Thorne became national under-16 champion at snooker in 1970. He never really converted this early promise into professional success, however, only ever winning one ranking snooker tournament (the Classic in 1985). The same year, he reached the UK Championship final against the then dominant Steve Davis, and seemed to have built himself an unassailable 13–8 lead. But a miss on a straightforward blue off its spot during the first frame of the final session allowed Davis to take the frame and eventually win the title. Thorne later said that he had hardly looked at the blue, considering it a certainty. He reached the quarter-finals of the World Snooker Championship in 1982 and 1986.
He peaked at no. 7 in the rankings in the mid-1980s, while also battling a serious gambling problem. In one famous incident, Thorne bet £38,000 on a match involving John Parrott, betting that Parrott would lose as Parrott had lost his personal cue and had to use one supplied by the venue. Much to Thorne's dismay (not least because he was actually commentating on the match), Parrott recovered from a slow start to win, only worsening Thorne's debts. Also, in an interview with The Guardian newspaper in 2004, Thorne admitted to placing bets worth up to £20,000 on a horse.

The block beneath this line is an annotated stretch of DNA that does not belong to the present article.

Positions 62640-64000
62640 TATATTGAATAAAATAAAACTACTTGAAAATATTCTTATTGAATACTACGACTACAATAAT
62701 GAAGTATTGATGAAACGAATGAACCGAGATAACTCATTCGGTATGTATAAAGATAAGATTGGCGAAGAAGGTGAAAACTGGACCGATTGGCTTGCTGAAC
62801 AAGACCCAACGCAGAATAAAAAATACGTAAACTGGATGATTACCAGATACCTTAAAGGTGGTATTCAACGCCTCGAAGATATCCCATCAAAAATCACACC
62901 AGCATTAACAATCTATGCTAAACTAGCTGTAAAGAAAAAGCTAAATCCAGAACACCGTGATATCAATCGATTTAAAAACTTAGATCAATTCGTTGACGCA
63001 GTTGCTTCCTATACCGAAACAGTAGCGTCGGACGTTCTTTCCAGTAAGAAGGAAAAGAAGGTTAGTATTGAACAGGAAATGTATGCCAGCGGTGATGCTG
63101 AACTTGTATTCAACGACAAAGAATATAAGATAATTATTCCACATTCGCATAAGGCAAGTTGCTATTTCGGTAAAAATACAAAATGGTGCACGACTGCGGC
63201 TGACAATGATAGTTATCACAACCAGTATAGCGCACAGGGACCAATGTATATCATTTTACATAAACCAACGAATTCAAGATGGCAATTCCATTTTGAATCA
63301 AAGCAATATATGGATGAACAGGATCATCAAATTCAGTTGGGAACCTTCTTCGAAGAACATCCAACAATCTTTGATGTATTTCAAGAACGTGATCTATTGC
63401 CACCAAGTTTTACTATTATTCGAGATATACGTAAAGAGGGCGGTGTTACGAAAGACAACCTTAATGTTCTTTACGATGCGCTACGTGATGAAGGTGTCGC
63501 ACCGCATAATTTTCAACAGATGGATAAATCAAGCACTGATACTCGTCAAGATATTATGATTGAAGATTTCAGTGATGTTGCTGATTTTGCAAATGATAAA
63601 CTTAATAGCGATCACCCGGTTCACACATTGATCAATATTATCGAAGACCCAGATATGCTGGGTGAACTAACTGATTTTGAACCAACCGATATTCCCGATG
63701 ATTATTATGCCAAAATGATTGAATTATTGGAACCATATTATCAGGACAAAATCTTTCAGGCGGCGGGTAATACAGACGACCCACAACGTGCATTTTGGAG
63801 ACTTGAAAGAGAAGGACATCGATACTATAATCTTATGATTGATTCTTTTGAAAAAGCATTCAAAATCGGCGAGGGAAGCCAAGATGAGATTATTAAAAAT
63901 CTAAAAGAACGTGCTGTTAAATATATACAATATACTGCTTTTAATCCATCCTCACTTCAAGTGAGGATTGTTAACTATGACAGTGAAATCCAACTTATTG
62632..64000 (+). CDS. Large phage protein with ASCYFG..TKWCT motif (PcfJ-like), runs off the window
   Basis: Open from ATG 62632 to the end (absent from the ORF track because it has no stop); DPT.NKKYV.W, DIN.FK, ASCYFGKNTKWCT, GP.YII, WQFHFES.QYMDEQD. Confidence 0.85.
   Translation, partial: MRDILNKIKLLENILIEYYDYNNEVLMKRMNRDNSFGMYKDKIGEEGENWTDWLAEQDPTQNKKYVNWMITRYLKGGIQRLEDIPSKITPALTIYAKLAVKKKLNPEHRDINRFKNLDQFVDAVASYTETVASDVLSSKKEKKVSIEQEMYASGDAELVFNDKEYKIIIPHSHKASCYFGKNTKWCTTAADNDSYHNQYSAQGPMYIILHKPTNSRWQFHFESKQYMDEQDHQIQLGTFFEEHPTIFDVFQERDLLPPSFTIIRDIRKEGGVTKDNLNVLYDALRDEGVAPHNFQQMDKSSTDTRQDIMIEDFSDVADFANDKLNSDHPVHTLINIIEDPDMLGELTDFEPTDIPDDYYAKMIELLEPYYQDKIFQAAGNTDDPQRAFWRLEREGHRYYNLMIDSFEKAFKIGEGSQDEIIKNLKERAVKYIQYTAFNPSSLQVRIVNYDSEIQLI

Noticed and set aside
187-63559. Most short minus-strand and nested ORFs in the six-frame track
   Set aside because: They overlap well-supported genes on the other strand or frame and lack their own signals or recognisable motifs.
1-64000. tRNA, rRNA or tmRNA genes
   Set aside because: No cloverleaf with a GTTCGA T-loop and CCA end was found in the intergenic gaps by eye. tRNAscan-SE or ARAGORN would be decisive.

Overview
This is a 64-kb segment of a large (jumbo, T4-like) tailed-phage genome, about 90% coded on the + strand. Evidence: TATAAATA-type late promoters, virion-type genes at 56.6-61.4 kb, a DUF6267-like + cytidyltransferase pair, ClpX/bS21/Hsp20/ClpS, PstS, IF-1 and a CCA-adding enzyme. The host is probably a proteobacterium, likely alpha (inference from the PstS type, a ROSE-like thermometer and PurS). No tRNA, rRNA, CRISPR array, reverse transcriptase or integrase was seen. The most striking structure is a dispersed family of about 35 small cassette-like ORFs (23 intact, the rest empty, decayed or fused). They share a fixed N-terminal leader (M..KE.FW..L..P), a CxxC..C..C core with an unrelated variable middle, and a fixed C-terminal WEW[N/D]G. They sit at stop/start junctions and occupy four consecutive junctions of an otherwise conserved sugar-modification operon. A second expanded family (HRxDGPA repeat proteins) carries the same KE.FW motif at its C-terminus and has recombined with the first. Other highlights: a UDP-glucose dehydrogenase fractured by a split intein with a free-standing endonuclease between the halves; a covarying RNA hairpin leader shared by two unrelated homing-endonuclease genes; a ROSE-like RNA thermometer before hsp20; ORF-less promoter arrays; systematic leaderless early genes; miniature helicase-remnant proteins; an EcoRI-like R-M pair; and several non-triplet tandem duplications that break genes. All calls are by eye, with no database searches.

Thorne's bald head makes him instantly recognisable and he is often referred to as the "Homer Simpson of Snooker". He has become a popular senior character in the game, commentating on snooker for television on the BBC and Sky Sports. Alongside other Matchroom professionals, Thorne featured in the popular song "Snooker Loopy", written and performed by Chas & Dave. In the verse which begins "Willie Thorne, his hair's all gone", Willie's cameo line was "Perhaps I ought to chalk it", in reference to his gleaming head putting off his opponents. Willie also appeared in the "Romford Rap" video with the rest of the "Matchroom Mob".